- The Washington Times - Wednesday, September 16, 2009

NEW YORK | Counterterrorism officials searching New York City apartments for explosives and possible links to al Qaeda operatives questioned a man extensively about his connection to a childhood friend living in Denver who visited last week, the man said Tuesday.

“I can’t tell” if the Denver man, whom he identified as Najibullah, has al Qaeda connections, Naiz Khan said. “I don’t know if there is. I’m not sure.”

Counterterrorism officials warned police departments around the country Tuesday to be on the lookout for evidence of homemade bombs after Monday’s raids on the apartments.

The searches came after a man who was under surveillance for possible links to the terrorism network visited New York City over the weekend and then left the area, said Rep. Peter T. King, New York Republican.

Mr. Khan, an Afghanistan native who lives in one of the apartments raided by authorities, said the FBI questioned him for about two hours about his friend, with whom he grew up in New York. He saw him Thursday at a local mosque in the Flushing neighborhood of Queens, and Najibullah asked to stay overnight.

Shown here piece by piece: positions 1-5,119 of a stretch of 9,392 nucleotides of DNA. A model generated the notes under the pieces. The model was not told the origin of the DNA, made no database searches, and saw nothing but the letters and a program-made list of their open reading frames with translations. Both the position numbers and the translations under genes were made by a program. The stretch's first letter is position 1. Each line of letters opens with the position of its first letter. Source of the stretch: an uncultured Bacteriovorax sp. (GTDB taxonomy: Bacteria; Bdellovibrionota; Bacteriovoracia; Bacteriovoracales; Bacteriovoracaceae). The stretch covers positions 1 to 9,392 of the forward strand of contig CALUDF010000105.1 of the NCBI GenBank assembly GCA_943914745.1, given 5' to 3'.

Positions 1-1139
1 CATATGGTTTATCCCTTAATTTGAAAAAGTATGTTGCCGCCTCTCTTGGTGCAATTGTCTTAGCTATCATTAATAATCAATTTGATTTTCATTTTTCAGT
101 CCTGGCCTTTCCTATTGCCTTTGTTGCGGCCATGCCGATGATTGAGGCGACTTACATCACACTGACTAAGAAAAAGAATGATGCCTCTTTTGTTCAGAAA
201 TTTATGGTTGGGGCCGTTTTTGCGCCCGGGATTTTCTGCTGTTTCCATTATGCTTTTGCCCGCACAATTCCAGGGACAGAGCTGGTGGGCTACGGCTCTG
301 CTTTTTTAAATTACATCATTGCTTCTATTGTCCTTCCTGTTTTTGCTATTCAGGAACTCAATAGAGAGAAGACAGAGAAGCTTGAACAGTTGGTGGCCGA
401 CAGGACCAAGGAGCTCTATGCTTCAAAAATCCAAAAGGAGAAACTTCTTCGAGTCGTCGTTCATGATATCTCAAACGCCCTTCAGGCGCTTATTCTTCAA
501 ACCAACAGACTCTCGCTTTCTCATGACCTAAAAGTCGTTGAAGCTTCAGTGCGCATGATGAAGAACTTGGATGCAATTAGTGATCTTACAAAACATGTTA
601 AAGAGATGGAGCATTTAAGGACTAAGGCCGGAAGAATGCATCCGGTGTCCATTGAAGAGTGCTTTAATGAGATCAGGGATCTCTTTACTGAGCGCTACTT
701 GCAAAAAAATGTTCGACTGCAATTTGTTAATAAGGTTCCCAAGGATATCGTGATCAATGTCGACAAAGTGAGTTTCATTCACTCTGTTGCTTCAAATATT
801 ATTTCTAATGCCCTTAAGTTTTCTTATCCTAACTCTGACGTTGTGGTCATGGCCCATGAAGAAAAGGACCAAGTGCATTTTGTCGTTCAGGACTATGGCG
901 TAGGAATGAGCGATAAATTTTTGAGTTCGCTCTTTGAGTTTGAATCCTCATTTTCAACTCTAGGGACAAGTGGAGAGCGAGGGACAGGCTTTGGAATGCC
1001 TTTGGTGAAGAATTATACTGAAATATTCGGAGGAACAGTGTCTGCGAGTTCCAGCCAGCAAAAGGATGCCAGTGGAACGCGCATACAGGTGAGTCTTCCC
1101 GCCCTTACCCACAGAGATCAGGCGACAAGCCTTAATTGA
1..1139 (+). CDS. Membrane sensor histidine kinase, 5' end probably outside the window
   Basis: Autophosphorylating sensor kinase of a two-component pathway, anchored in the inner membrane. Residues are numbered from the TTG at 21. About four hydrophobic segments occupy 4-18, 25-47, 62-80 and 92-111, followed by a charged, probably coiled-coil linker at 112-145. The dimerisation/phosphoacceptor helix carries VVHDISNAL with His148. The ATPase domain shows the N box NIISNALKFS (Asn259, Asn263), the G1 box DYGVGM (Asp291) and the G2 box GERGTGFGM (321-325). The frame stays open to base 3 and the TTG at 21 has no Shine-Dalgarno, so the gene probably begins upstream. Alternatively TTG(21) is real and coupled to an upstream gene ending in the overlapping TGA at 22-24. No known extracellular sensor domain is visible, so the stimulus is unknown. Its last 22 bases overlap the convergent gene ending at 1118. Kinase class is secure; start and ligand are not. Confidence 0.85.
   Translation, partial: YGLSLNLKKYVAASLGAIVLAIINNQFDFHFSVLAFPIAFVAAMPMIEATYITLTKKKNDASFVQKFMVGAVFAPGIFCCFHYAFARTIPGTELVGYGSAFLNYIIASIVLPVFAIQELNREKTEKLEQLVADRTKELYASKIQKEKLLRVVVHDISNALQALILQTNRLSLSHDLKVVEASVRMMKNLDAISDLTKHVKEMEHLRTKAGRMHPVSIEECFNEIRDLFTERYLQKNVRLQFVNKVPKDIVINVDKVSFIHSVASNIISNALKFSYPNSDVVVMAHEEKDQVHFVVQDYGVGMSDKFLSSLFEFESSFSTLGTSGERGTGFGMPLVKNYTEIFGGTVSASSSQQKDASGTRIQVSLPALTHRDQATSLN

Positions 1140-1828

“He told me, I have a problem with the coffee truck, I have some type of a permit problem. I need to sleep over, overnight in your room,” Mr. Khan said. His friend used to operate a coffee truck in the city before moving to Denver a few years ago, Mr. Khan said.

After Najibullah stayed at the apartment, Mr. Khan said, he ran into him on Friday at the mosque. His friend told him his car had been stolen; Mr. Khan didn’t see him again.

FBI agents raided his home in Flushing early Monday morning, Mr. Khan said in an interview in his ransacked apartment.

Investigators issued warrants to search the residences early Monday for explosives material but did not find any, according to a person briefed on the matter who was not authorized to discuss the case and requested anonymity.

The FBI and Homeland Security intelligence warning, issued Monday to police departments, lists indicators that could tip off police to homemade hydrogen peroxide-based explosives, such as people with burn marks on their hands, face or arms; foul odors coming from a room or building; and large industrial fans or multiple window fans. The warning, obtained by the Associated Press, also said that these homemade explosive materials can be hidden in backpacks, suitcases or plastic containers.

The notice was not intended for the public, said Justice Department spokesman Richard Kolko.

Homeland Security and the FBI have no specific information on the timing or target of any planned attack, Mr. Kolko said, but “we believe it is prudent to share information with our state and local partners about the variety of domestically available materials that could be used to create homemade explosives, which have been utilized in previous terrorist attacks.”

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